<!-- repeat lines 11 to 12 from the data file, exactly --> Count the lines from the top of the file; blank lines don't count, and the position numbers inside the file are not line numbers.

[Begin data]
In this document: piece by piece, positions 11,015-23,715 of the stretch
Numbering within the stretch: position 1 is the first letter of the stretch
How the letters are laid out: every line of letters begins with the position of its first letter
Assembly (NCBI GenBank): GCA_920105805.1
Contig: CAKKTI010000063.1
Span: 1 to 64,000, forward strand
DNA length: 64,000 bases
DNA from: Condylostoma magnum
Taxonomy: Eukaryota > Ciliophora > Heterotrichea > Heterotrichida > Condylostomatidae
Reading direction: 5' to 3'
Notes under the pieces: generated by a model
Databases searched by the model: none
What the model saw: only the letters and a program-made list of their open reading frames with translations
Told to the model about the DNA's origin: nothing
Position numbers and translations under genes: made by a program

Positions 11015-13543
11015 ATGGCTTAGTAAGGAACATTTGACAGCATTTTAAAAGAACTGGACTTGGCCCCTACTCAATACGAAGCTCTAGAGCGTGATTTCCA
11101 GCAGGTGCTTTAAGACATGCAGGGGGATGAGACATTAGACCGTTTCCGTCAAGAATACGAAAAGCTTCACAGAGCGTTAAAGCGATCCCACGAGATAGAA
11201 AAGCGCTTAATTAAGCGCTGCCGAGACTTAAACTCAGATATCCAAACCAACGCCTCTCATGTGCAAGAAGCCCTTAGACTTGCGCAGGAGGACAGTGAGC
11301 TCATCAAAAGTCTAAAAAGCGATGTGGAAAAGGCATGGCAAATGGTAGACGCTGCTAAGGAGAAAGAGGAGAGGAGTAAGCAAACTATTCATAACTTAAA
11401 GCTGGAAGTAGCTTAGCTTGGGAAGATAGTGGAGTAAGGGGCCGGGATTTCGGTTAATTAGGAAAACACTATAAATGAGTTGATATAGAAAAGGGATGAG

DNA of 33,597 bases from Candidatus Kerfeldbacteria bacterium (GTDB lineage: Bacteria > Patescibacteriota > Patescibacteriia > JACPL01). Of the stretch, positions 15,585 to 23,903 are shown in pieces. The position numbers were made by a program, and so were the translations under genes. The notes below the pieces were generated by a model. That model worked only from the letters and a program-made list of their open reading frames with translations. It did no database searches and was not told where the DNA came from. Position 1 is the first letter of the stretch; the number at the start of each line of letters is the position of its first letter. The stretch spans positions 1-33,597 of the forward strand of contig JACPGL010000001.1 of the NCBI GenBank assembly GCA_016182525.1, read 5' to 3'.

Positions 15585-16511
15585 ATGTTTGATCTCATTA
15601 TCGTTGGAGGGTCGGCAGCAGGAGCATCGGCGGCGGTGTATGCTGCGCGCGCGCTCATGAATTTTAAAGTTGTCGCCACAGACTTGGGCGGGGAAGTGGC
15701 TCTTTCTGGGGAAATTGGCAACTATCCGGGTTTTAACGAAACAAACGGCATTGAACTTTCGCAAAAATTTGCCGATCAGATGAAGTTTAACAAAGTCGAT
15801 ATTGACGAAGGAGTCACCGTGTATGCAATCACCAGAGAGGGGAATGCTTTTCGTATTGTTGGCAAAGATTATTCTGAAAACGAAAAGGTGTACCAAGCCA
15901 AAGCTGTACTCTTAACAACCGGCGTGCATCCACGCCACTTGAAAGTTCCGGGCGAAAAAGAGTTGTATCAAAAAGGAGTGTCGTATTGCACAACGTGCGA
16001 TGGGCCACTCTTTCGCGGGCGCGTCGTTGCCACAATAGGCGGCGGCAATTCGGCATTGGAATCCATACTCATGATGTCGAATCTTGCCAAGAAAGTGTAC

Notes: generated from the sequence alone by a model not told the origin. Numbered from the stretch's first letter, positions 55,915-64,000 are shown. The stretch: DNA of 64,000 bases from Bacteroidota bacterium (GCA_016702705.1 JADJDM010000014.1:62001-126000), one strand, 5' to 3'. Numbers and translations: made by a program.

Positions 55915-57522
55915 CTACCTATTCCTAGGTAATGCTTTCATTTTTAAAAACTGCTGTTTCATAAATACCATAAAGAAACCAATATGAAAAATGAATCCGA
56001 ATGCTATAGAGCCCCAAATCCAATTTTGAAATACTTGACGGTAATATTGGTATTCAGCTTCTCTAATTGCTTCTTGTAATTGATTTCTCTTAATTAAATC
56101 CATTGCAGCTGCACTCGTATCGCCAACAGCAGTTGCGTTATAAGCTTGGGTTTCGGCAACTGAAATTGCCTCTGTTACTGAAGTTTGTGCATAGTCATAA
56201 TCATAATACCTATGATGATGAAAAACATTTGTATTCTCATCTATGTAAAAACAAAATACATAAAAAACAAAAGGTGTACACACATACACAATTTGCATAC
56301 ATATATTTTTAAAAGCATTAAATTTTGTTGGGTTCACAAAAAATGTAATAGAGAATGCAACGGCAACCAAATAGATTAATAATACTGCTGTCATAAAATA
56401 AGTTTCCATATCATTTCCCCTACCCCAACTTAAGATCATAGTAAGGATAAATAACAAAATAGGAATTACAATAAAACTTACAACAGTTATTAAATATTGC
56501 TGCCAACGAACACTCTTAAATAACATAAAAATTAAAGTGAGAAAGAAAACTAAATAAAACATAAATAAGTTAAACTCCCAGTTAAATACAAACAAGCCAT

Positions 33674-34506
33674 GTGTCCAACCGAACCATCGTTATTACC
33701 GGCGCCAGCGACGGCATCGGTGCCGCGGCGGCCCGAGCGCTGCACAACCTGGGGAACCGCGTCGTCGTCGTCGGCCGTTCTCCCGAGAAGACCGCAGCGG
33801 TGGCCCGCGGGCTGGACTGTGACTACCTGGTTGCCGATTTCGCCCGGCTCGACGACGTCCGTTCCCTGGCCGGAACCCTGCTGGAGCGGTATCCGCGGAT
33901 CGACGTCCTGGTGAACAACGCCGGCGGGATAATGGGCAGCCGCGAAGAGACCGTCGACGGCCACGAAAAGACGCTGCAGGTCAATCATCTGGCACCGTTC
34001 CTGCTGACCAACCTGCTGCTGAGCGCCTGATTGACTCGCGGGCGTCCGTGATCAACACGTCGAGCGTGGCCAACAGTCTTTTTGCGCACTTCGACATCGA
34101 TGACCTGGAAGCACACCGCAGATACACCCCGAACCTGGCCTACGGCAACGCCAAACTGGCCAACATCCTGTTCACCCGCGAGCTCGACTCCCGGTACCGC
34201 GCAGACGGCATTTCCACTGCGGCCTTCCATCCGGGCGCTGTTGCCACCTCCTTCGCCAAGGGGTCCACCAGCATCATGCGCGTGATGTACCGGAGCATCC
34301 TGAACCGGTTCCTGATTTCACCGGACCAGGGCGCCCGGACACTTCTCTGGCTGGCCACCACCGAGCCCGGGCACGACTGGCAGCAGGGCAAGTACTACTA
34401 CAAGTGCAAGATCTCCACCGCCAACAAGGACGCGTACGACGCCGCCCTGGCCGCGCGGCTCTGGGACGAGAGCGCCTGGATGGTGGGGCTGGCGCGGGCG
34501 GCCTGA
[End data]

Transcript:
Notes under the pieces: generated by a model
Databases searched by the model: none